Tuesday, July 18, 2006


Turning the Tide: Is it time for an Evolution P.A.C.? Ask the oceans folks.

Here's a guest post by Harvard-trained evolutionary ecologist Randy Olson, the filmmaker whose documentary film "Flock of Dodos: The Evolution-Intelligent Design Circus," was an official selection at New York's Tribeca Film Festival and the Maui Film Festival earlier this year:

What do the worlds of ocean conservation and "evolution teaching" have in common? They are both run by highly educated people. And over the past ten years, they have both experienced plenty of failure.

The "failure" on the evolution front is represented by current attacks underway in a couple dozen states, the looming storm in Texas, and the fact that Kansas is dealing with a set of science standards that are universally disdained in the world of science. Granted, evolution is not a total failure, but its definitely embattled and clearly at risk of possible major failure.

The "failure" of ocean conservation is represented by the ravaged coral reefs of the Florida Keys, the over-fished kelp forests of the California coast, the anoxic waters of the Chesapeake Bay and the growing "Dead Zones" of the Gulf of Mexico. All of these ecological calamities occurred despite the activities of ocean conservation groups to prevent them.

The failure of ocean conservation was the subject of a report commissioned by the Packard Foundation in 2003 titled, "Turning the Tides." The study was put together by two veteran ocean conservationists, a lawyer, Jack Sterne, and an ocean policy analyst, Dave Wilmott. They researched the question of why ocean conservation is failing and came up with a simple conclusion -- that ocean conservationists are "more comfortable with policy than politics." Ocean conservationists would rather stay in their offices and work on more policy to protect the resources than get out on the street and do the politics necessary to bring about the changes needed.

Since 2002 I've been running the Shifting Baselines Ocean Media Project, a communications collaboration between Hollywood and ocean conservation. I found the Turning the Tides report inspiring when it came out. It verbalized every major frustration I had been experiencing in trying to convince foundations and N.G.O.'s to direct more funding towards mass communications. The answers I was receiving were very similar -- that the foundations don't like to fund mass media (they see it as too ephemeral and fleeting) and prefer to put their money into more nuts and bolts things like ... creating policy.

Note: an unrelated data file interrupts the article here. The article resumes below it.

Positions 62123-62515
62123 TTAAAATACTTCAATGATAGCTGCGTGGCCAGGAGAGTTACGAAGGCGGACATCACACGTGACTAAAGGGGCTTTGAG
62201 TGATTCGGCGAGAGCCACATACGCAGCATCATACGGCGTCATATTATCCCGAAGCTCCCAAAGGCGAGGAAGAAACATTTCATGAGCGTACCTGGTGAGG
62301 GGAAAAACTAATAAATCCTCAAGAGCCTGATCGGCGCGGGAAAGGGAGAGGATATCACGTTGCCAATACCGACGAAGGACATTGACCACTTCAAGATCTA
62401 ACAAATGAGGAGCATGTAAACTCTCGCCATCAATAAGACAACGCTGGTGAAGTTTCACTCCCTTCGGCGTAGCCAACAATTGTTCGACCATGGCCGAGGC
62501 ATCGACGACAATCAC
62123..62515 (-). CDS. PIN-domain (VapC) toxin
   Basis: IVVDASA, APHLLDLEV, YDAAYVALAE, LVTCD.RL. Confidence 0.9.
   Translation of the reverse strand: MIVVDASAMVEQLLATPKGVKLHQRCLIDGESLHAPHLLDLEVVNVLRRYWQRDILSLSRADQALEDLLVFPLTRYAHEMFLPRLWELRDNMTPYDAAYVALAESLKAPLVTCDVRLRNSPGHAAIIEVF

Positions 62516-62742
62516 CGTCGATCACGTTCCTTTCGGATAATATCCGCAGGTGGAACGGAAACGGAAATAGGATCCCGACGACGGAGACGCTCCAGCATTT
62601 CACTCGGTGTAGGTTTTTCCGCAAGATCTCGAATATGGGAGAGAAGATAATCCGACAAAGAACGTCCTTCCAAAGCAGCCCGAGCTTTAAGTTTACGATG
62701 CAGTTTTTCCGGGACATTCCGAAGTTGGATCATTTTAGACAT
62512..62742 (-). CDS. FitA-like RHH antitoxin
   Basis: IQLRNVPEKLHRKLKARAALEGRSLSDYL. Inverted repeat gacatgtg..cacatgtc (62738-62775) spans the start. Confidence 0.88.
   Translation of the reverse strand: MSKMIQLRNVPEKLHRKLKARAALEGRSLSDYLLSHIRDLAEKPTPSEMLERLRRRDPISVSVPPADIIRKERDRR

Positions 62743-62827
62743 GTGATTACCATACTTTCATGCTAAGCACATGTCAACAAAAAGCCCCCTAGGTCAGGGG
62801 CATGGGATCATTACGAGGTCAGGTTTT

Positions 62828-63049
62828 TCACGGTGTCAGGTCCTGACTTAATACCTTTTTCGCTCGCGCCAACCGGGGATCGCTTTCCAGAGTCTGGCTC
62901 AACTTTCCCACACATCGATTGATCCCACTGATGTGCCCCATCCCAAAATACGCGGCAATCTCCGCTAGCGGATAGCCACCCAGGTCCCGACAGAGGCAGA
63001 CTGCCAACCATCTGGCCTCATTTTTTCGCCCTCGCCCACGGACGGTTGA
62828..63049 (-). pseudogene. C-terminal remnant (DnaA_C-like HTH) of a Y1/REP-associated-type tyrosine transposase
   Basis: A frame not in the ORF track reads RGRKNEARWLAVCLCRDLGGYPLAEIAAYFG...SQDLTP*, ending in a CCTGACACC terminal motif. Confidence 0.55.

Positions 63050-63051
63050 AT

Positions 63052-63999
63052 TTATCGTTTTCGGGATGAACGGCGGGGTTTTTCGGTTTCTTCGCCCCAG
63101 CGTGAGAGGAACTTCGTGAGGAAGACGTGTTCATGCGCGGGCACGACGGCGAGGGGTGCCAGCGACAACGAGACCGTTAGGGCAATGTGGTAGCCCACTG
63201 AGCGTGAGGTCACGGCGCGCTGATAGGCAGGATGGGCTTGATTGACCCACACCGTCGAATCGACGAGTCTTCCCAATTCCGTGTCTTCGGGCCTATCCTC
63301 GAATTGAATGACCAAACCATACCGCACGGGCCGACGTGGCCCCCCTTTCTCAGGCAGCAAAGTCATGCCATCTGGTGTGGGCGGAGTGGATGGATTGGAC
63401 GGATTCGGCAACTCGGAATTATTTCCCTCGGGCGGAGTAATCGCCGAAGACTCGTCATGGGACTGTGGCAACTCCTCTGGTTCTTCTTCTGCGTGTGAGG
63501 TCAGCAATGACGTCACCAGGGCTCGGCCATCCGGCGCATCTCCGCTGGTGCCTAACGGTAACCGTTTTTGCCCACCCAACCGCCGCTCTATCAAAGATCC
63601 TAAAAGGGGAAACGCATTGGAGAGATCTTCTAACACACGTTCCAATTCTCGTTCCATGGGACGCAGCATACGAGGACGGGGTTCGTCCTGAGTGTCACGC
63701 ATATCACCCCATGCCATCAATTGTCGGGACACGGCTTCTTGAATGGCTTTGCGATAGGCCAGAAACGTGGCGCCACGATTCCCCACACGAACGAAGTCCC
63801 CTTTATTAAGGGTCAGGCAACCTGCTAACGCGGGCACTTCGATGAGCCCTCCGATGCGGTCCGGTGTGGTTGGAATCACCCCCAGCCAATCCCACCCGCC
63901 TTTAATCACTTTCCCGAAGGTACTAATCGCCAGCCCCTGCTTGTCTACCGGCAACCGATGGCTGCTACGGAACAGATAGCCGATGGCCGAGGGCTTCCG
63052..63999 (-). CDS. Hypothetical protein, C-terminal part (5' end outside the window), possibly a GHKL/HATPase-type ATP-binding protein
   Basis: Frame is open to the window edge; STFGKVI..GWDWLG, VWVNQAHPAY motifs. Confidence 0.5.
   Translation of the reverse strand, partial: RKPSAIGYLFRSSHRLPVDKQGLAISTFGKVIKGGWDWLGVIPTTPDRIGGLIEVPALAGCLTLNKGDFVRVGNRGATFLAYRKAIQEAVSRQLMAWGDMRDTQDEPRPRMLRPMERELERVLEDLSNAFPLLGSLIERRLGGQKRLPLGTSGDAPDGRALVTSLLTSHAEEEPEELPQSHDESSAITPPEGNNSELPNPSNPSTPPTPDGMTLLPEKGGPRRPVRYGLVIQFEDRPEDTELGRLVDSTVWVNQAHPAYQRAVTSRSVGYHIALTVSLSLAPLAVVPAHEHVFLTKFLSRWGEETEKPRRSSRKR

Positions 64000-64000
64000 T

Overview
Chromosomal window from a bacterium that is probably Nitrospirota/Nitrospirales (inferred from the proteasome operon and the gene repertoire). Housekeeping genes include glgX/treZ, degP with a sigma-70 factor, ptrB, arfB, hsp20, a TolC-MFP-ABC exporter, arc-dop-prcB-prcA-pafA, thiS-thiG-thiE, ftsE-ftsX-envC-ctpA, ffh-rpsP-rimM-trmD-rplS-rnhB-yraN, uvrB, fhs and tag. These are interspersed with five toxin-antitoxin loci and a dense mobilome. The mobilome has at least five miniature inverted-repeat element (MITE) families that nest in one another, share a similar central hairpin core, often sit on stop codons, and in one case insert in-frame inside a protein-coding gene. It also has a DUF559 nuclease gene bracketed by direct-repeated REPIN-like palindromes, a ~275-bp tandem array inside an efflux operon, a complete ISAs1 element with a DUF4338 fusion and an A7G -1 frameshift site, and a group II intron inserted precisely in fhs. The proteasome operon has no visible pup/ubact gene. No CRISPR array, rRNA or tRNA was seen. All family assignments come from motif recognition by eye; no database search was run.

But the great thing about the authors, Stern and Wilmott, is that they went on to put their efforts where there mouths were by following the recommendations of their own report. In 2004 they founded Ocean Champions, the first Political Action Committee (P.A.C.) for the oceans. Rather than producing educational materials and sending them to congressmen, they decided to enter the real world of politics by pinpointing a dozen or so politicians who are supportive of ocean conservation (regardless of party affiliation), raise money, then donate the money to their election campaigns.

Does it work? Well, I'll tell you what I got to see. A couple years ago Jack and Dave were in L.A. (where I live) and invited me to a fund-raiser for Senator Barbara Boxer's re-election campaign. There were a couple of hundred people in the back yard of a Brentwood house, but when we arrived Jack and Dave were brought into the living room where they sat and discussed specific aspects of ocean politics with Senator Boxer, filling her in on the current status of various projects in her home state and what she might do to help them along. Through their support of her campaign they had developed contacts with her staff. This was their payoff. Its called politics. Plain and simple. And effective.

For this year's elections they recently announced the group of ten or so candidates they will be supporting. They are slowly but surely building a very solid and realistic support base within congress for ocean conservation.

And its what has entered my mind over the past couple weeks as I've caught up with some of the folks in Kansas who appeared in my documentary feature film, "Flock of Dodos: the evolution-intelligent design circus." What I've been hearing in both Texas and Kansas is a frustration that the national pro-evolution organizations who say they are unable to provide funds to assist with the current political activities, such as the school board races. They say they are all non-profits, and so must stay clear of such activities. All they can do is produce more editorials, brochures, petitions, web sites and make statements that they hope will help. All of which is of course very valuable, but what's most needed right now in Kansas is hard cold cash.

But in the meanwhile, the Kansas folks are hearing of major funding coming into the state on the anti-evolution side. Is it possible those folks know something more about the political process?

So it makes me wonder if the time hasn't come to consider the idea of an evolution P.A.C. -- a national organization that can use the real political tactics of political action committees to take on the opposition directly, rather than through the tradition more indirect methods.

When Jack and Dave first introduced the idea of an ocean P.A.C. to the ocean conservation community four years ago there was considerable push back, and even still there are plenty of folks who don't get it. But I do. And I think you will, too, if you look at their website. And I know a lot of people will say that the teaching of evolution shouldn't be politicized. But I'm afraid they're a little late, if they say that.

Olson tells RSR that "Flock of Dodos" will be screened in Lawrence at the University of Kansas sometime in September.


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